A year and a half ago, January 2009, David C. Lloyd, Professor of English at the University of Southern California, wrote a three-page petition concerning U.S. relations with Israel, which he addressed to incoming President Barack Obama. His petition was endorsed by nine hundred signatories, most located at universities and colleges in the United States, but some affiliated with academic institutions in Canada, United Kingdom, and even Israel.

Lloyd's petition was notable not only for its criticism of Israeli policy -- that is standard fare among the set of academics who subscribe to a post-colonial view of the world -- but rather for its demonizing of the Jewish state.

His technique was anything but novel. It associated Israel with pre-Mandela South Africa. Lloyd's South African-linking brushstrokes were many and crude, citing "collective punishment," "apartheid regime," "racist regime," "besieged Bantustans," "crimes against humanity," and "ethnocidal atrocities." These were layered on his fact-distorting canvas like icing on a poisoned cake.

The petition was written just weeks following the December 2008 Gaza war, which was Israel's response to the more than six thousand rockets launched randomly and sporadically from Gaza into Israel over a three-year period beginning in 2005. While Professor Lloyd describes in much detail the damage inflicted on Gaza by the Israeli response, the petition completely ignores the casus belli -- Hamas' rocket-shelling and terrorist activity. Even Egypt warned Hamas prior to the Gaza war that its violent provocations would invite an Israeli response, and when that response came, Egypt pointed its accusing finger at Hamas. That, too, Lloyd ignored.

Lloyd's anti-Israel petition found its way to over 150 campuses, although a dozen -- among them Hofstra, UC Berkeley, UC Irvine, UC Riverside, University of Texas at Austin, and University of Minnesota -- account for a disproportionate number of signers.

But accepting as genuine the petitioners' stated goal of seeking social justice in the Middle East, I thought it fitting to contact the signatories of the Lloyd petition to offer them yet another opportunity to express their commitment to social justice in the region, this time by endorsing a Statement of Concern regarding human rights abuses practiced against gays and lesbians and against women in general in many of the Middle Eastern countries, including the territories controlled by the Palestinian Authority. The idea was really uncomplicated: Since they expressed a concern about social injustice in Israel, they might also be willing to express their concern about human rights abuses practiced against women, gays, and lesbians in other parts of the Middle East.

The detailed material for this Statement of Concern was gathered from sources as widespread as U.N. agencies, survey research units, the High Commissioner for Human Rights, scholarly journals, and social justice-related NGOs such as Asylum-Law and Human Rights Watch.

The Statement provided evidence of both the practice and the condoning of the practice by religious, political, and even academic authorities of honor-killing, wife-beating, and female genital mutilations. Documentation was offered for specific countries, for specific practices, and referred to specific authorities condoning the practices identified.

Unlike the Lloyd petition, the Statement concerning discrimination of women and gays and lesbians in the Middle East was not designed to petition President Obama or any other persons or organization. The four-page Statement, along with its signatories, was simply to be placed in the public domain in whatever manner was appropriate and which budget allowed.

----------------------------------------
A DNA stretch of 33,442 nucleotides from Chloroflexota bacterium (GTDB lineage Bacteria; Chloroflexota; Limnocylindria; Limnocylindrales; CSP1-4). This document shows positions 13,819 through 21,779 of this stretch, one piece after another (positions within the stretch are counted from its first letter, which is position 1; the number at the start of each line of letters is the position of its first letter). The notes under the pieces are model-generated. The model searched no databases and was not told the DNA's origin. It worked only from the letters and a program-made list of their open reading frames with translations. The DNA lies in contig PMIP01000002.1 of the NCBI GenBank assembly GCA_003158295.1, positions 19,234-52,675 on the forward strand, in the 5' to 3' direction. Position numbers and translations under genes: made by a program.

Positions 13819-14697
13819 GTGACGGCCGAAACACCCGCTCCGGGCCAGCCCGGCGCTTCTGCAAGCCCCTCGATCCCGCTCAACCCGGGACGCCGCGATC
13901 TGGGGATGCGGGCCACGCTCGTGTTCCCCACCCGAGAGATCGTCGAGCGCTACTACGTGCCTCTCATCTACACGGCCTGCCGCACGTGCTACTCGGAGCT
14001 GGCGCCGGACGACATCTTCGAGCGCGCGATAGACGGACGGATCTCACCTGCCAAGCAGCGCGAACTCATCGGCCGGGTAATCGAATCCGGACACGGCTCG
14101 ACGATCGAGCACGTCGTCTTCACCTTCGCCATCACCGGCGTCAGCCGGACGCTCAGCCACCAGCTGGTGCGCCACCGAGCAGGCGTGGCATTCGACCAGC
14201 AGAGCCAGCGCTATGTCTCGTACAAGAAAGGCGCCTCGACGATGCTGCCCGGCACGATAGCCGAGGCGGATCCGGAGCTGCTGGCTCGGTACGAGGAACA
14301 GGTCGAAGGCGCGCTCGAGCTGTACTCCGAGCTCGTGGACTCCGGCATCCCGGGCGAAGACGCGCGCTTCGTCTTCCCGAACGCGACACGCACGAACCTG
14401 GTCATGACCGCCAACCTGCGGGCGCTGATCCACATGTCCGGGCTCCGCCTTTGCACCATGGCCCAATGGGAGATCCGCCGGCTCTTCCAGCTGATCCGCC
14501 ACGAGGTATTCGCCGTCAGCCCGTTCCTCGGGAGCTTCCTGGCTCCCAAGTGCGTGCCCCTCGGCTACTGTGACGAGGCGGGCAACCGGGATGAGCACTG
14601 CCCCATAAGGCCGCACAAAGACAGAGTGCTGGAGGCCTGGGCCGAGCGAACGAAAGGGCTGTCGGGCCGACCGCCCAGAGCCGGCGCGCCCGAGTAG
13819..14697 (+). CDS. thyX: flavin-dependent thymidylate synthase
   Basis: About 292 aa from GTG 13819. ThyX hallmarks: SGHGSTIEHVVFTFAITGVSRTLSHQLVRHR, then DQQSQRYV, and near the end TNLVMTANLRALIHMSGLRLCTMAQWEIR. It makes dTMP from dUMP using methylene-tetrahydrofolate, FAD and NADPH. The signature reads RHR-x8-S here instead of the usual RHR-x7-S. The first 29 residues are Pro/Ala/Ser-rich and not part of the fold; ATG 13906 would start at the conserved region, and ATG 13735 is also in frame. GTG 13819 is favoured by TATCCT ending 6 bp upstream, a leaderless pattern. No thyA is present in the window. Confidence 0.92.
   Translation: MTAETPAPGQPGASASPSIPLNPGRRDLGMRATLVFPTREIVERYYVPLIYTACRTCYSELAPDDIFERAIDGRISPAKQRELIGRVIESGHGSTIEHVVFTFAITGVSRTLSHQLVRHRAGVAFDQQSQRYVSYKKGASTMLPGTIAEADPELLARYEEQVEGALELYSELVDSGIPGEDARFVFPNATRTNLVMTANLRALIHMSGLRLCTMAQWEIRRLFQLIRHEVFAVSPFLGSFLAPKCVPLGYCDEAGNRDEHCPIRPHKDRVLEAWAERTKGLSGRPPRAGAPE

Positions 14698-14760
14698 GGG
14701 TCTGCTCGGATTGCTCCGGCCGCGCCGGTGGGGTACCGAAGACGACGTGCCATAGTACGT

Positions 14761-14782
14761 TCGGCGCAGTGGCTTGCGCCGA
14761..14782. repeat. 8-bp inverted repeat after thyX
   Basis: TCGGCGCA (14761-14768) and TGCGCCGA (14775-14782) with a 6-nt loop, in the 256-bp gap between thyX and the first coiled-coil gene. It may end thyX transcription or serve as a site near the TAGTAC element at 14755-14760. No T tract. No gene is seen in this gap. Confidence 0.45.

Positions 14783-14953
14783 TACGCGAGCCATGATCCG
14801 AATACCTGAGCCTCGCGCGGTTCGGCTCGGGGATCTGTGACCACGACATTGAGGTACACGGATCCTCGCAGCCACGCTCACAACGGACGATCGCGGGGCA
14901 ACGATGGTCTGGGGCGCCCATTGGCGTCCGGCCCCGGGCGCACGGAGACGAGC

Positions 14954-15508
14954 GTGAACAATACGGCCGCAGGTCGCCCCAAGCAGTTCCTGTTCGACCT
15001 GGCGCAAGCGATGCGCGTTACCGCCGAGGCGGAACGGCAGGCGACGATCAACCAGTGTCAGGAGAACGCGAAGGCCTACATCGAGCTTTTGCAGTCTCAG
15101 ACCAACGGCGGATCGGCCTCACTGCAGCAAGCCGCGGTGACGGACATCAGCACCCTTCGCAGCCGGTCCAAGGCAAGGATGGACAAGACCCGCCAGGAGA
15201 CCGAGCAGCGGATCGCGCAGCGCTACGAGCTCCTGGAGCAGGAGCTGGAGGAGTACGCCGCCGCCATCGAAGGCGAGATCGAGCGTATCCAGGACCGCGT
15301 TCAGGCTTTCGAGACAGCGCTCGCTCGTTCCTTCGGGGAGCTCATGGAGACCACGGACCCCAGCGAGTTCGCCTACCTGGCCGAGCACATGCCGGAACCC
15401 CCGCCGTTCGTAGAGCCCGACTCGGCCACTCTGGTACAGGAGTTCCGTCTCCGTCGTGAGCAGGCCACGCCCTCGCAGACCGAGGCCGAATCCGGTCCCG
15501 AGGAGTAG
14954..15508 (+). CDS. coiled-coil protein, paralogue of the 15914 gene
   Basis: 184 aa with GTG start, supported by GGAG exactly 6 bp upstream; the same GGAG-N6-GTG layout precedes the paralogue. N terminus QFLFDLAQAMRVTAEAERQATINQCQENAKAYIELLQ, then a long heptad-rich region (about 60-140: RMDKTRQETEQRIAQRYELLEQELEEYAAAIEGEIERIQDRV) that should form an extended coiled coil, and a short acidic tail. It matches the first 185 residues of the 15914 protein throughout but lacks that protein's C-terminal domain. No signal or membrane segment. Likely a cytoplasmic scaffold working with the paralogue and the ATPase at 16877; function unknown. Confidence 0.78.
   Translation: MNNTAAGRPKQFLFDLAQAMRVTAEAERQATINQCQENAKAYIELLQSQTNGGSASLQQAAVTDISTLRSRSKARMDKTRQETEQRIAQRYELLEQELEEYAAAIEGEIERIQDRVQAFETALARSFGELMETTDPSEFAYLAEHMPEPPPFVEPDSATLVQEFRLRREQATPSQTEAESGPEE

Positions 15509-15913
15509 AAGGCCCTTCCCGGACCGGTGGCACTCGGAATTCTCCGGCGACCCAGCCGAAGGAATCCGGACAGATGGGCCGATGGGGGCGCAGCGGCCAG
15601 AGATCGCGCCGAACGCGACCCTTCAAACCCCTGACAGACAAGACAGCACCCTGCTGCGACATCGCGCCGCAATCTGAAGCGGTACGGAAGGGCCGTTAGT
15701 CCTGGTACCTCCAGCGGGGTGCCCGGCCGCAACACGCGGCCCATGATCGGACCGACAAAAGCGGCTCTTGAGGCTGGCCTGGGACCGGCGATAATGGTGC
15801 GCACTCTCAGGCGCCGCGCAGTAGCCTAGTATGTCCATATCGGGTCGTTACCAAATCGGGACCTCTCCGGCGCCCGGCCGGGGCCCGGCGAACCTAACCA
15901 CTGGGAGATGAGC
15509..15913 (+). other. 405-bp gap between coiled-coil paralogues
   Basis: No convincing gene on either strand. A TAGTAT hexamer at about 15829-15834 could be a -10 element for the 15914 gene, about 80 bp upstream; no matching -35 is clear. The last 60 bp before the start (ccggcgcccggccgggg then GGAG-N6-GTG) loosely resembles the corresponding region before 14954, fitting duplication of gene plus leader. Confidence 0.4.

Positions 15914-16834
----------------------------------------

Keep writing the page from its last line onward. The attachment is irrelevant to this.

It made no reference to the content in the Lloyd petition, however distorting that content may have been. It simply addressed the issues of human rights violations of women, gays, and lesbians in the Middle East. The expected signatories to the Statement were to be drawn only from those American academics who signed the Lloyd petition.

The process of authenticating those signatories was anything but problem-free. It required painstakingly checking through the websites of the nine hundred signatories, and through appropriate department or college websites when personal ones were unavailable. Graduate-student signatories were included when evidence of teaching or published research was available. Excluded were non-academics and non-American academics, and they were many. That screening reduced the number of signatories to be contacted from nine hundred to 691. Some of the 691 were dead ends so that in the end, 675 e-mails -- with the Statement attached and a request for support -- were sent, received, and presumably read.

Here are the findings. Only thirty of the 675 "self-described social-justice seeking academics" responded, 27 of them agreeing to endorse the Statement. But these 27 signatories represent less than five percent of the 675 contacted. In other words, 95 percent of those who had signed the Lloyd petition censuring Israel for human rights violation did not sign a statement concerning discrimination against women and gays and lesbians in the Middle East.

Surprised? If so, prepare for yet a bigger surprise. As many as 25 percent of the Lloyd petition-signing academics were faculty associated with gender and women studies departments. Yet of these, only 5 endorsed the Statement calling for attention to the discrimination against women in the Muslim countries of the Middle East. Put more bluntly, 164 of the 169 faculty who had chosen to focus their life's work on matters affecting women, and who felt comfortable enough to affix their names to Lloyd's petition censuring Israel, chose not to sign a Statement of Concern about documented human rights violations against gays, lesbians, and women in the Middle East.

What should we make of this? Perhaps it is that we should be aware of what we don't see when we see petitions and their signatories. While academics are entitled to voice opinions no less than anyone else, those -- as in the Lloyd petition -- who explain their criticism of Israel and demand change in our relationship to that Jewish state on grounds of "social justice" may indeed have other agendas in mind. What they were willing and unwilling to sign tells us a great deal about who they are and what social justice means to them. It appears their "social justice" is reserved only for their own kind. And it matters. After all, many of them teach "social justice" in their classrooms. 

Fred Gottheil is Professor, Department of Economics, University of Illinois, Urbana-Champaign.